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Fiscally challenged Municipalities make India’s Solar City project into a pipedream

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Solar Cities program

Renewable energy is a hot concept for governments around the world as it solves multiple problems of energy security, global warming, fuel scarcity etc. at the same time. However, renewable energy is costlier than fossil fuel energy, despite the sharply falling prices of solar panels and wind turbines. The power grid also needs to be upgraded to handle the intermittent sources of electricity. This requires a lot of planning and thought before new solar schemes are planned and announced. India generally lacks planning and foresight with the bureaucracy and politicians showing little leadership. Most of India’s green programs have not been too successful. The Solar Cities program is another white elephant which seems destined for failure. This MNRE started policy aimed to identify and promote 60 Indian cities as Solar cities, where energy efficiency and solar power would reduce/supply 10-15% of the energy demand.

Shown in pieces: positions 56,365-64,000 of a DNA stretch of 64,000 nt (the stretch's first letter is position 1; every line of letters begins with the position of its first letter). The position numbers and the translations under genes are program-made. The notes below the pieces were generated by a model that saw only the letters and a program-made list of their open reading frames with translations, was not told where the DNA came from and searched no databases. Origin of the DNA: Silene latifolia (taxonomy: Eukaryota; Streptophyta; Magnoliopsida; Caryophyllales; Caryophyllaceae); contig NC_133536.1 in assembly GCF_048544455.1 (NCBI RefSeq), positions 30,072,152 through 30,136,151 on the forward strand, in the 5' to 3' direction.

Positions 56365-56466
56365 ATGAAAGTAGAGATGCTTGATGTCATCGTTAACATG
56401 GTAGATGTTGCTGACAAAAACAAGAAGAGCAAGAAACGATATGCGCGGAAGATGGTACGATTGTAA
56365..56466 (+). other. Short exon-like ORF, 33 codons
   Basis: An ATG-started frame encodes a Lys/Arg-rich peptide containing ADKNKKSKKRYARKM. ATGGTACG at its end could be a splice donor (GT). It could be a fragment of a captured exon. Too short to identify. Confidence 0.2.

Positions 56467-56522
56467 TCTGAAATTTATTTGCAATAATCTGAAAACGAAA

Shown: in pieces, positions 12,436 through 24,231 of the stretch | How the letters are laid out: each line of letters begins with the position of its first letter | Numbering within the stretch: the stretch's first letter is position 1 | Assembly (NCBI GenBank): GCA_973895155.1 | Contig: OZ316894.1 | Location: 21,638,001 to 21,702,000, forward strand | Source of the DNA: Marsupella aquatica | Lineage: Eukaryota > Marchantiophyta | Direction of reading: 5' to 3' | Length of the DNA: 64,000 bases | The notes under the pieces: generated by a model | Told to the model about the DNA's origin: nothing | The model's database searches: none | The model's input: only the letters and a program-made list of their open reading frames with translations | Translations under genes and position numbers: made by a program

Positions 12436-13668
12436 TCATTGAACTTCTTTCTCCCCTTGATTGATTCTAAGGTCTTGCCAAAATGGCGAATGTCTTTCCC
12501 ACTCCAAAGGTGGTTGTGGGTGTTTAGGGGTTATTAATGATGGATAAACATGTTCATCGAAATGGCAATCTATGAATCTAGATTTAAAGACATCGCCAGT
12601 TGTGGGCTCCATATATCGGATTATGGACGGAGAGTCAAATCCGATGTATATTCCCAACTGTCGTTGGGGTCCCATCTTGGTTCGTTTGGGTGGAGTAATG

Read all about Solar Power in India.

However, the program remains mostly on paper with less than $5 million spent on it. The funding of the program is one of the major hurdles. Even as consultants have been employed to build plans, the implementation remains tardy because of the lack of funds. The 25% funding by the central government seems too little, considering the pathetic state of finances of most Indian cities. They cannot fund their 75% share given that the small amount of funds are needed for more urgent activities such as providing garbage disposal, water lines and roads. Building solar streetlights seems a great idea but given the harsh realities of India’s current economic situation, the Solar City program seems a pipedream. Richer Indian cities such as Mumbai, Delhi, Chennai should be encouraged to adopt renewable energy programs rather than the smaller, poorer Indian cities such as Bhubaneswar. These municipal corporations are tremendously rich due to the massive taxes they receive. They can implement these ambitious projects and other Indian cities can follow their example.


Sneha Shah

I am Sneha, the Editor-in-chief for the Blog. We would be glad to receive suggestions, inputs & comments on GWI from you guys to keep it going! You can contact me for consultancy/trade inquires by writing an email to

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